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Attach the walls at the corners with a thick band of icing. Add some supports while they dry.

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Once you’ve got two walls standing you can add the other two. Let it all dry, then add the roof. With our gable roof we added the bottom sections first, let them dry, and then added the top.

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Keep the supports to make sure your roof panels don’t slide under their own weight! Finally, once the roof is set, you’re ready to decorate. The fun part!

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This is one of my favorite parts – the lighthouse has a yellow M&M light in it and there are lifesavers handy all around.

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The finishing touch – a final sprinkle of some fresh powder(ed sugar)! I’ll be scanning the pattern pieces and adding a link here if you want to build your own artistic interpretation of the Point Betsie Lighthouse. It can be done!

Two years ago: Spitzbuben
One year ago: Buche de Noel (Yule Log)

moroccanapp12_little-house-dunes

by Heather Harris Brady

Semolina flour is a predominant ingredient in many Moroccan dishes, and these are no exception. The dough is soft and a bit chewy, a nice complement to the sausage inside. You can use the traditional spicy lamb sausage if you can get it, hot italian sausage like me, veggies and cheese – anything really!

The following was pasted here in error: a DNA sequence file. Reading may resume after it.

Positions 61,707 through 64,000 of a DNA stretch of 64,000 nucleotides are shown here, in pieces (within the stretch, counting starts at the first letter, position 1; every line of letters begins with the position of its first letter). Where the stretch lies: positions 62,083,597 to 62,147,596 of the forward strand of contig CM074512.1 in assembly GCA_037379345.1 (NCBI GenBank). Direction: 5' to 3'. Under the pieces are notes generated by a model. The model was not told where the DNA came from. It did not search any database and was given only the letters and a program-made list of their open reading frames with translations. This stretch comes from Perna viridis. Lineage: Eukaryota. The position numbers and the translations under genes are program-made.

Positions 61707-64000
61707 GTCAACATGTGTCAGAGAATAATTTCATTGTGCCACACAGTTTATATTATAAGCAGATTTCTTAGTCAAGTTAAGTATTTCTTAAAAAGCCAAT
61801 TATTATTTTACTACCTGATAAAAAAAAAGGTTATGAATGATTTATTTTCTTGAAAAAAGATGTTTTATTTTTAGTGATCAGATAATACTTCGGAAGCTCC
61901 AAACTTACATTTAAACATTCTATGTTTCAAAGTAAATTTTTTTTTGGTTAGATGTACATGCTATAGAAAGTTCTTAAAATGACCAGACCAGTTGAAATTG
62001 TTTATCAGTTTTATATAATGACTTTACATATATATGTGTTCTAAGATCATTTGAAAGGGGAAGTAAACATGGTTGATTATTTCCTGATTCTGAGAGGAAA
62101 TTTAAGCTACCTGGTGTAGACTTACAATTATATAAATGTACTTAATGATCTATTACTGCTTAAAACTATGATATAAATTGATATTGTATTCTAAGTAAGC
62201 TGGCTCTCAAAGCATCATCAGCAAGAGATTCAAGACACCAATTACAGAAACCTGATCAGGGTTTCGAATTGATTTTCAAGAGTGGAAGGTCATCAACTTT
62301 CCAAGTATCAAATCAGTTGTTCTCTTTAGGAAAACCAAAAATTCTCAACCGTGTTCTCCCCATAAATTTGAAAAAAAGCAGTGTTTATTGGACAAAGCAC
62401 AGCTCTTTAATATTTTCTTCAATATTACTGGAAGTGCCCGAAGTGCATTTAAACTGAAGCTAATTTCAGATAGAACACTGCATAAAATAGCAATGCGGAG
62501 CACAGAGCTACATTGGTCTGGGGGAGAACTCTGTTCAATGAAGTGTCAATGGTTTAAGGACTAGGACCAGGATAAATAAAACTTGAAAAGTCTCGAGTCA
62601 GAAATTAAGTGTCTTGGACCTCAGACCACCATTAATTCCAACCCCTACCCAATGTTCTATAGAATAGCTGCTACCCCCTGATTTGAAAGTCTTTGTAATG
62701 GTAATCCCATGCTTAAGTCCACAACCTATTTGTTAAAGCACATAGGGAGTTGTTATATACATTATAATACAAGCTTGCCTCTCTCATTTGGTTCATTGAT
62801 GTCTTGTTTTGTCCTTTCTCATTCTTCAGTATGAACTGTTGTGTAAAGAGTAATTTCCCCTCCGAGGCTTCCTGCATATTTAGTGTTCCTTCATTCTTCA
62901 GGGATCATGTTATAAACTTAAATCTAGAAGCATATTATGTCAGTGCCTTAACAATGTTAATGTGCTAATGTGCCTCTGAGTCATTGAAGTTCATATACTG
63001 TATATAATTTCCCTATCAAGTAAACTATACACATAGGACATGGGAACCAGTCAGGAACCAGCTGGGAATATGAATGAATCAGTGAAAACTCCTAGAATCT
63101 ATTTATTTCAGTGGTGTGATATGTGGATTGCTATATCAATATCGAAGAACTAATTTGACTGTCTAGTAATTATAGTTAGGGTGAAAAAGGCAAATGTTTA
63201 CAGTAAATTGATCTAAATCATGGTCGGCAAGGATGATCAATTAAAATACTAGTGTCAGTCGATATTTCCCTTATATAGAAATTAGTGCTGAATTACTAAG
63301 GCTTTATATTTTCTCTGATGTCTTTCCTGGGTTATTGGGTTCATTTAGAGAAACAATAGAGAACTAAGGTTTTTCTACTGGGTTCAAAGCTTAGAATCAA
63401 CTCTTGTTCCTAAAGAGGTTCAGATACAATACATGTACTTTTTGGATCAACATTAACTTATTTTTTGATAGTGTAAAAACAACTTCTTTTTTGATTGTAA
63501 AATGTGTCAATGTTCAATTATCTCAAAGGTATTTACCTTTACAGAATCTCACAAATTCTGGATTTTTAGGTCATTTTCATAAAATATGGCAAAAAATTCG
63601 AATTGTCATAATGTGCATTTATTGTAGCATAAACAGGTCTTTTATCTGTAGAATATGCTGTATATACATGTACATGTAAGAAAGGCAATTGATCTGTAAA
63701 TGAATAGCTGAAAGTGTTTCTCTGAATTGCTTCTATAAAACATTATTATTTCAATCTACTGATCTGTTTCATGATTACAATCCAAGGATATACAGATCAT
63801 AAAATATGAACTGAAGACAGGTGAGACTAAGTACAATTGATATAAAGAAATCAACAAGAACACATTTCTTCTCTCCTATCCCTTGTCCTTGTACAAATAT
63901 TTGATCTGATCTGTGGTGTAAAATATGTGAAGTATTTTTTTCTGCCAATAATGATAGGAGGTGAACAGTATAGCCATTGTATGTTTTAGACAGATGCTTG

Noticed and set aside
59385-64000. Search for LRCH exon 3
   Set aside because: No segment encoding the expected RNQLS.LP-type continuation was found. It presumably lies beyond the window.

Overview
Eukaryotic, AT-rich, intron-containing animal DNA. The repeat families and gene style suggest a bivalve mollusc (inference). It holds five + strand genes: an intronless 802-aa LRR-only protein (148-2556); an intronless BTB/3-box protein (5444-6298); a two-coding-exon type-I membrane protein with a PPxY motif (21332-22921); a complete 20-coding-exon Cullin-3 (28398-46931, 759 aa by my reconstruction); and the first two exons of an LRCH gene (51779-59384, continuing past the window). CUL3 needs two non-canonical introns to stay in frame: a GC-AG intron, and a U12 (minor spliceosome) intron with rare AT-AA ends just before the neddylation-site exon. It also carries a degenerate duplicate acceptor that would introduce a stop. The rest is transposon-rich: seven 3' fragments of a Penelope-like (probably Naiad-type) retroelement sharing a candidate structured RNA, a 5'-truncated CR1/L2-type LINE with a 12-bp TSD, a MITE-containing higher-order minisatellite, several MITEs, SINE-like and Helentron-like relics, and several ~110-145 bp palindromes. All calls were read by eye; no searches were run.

Sausage Pastries, Makes about eight 3″ pastries

  • 1/2 c. nonfat plain yogurt
  • 1/3 c. warm water
  • 1 pkg. quick-rise yeast
  • 1 T. sugar
  • 1/2 c. all-purpose flour
  • 1-1/2 c. all-purpose flour (or replace 1/2 c. of this flour with a seasoned corn flour)
  • 1 c. semolina pastry flour
  • 1 c. sausage, browned and cooled

Combine the first four ingredients together and set aside for 20 minutes.

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Stir in all the rest of the ingredients except the sausage and stir until it cleans the side of the bowl. Let rise until doubled.

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Punch down the dough and turn it out onto a lightly floured board. Divide it into eight golf-ball sized pieces. Take the first piece and divide it in two.

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Roll out each into a 3″ circle, add a spoon of sausage and seal the edges.

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When you’ve rolled them all out, heat up a cast iron pan (but don’t grease it). Put the patties in and let them brown well, then turn and do the other side.